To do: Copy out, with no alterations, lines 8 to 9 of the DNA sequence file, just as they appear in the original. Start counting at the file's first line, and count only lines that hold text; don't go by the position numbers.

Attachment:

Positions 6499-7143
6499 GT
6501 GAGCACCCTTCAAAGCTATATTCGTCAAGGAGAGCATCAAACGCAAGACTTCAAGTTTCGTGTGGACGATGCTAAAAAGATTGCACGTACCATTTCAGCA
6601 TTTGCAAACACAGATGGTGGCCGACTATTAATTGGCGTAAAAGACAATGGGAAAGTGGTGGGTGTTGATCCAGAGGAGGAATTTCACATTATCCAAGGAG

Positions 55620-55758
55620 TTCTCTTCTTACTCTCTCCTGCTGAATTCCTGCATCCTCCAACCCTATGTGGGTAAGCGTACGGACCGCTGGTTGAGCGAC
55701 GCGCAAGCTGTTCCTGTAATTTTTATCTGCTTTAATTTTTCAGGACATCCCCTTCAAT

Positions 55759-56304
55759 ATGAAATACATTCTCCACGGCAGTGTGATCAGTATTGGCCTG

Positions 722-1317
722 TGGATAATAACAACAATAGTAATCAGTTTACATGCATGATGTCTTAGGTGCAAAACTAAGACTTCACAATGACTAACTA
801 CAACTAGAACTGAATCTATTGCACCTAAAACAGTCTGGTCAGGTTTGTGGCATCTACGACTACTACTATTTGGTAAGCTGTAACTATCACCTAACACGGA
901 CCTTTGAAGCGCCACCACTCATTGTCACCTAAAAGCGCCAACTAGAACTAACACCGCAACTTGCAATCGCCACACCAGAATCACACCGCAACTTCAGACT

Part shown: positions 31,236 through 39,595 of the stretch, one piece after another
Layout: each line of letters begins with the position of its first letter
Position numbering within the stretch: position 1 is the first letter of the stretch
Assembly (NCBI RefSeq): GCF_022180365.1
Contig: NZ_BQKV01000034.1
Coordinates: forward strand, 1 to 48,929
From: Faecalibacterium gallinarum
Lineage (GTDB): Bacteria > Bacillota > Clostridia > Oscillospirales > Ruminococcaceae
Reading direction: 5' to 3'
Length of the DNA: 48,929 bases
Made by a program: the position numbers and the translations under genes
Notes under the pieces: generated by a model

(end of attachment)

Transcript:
Positions 55759-56304
55759 ATGAAATACATTCTCCACGGCAGTGTGATCAGTATTGGCCTG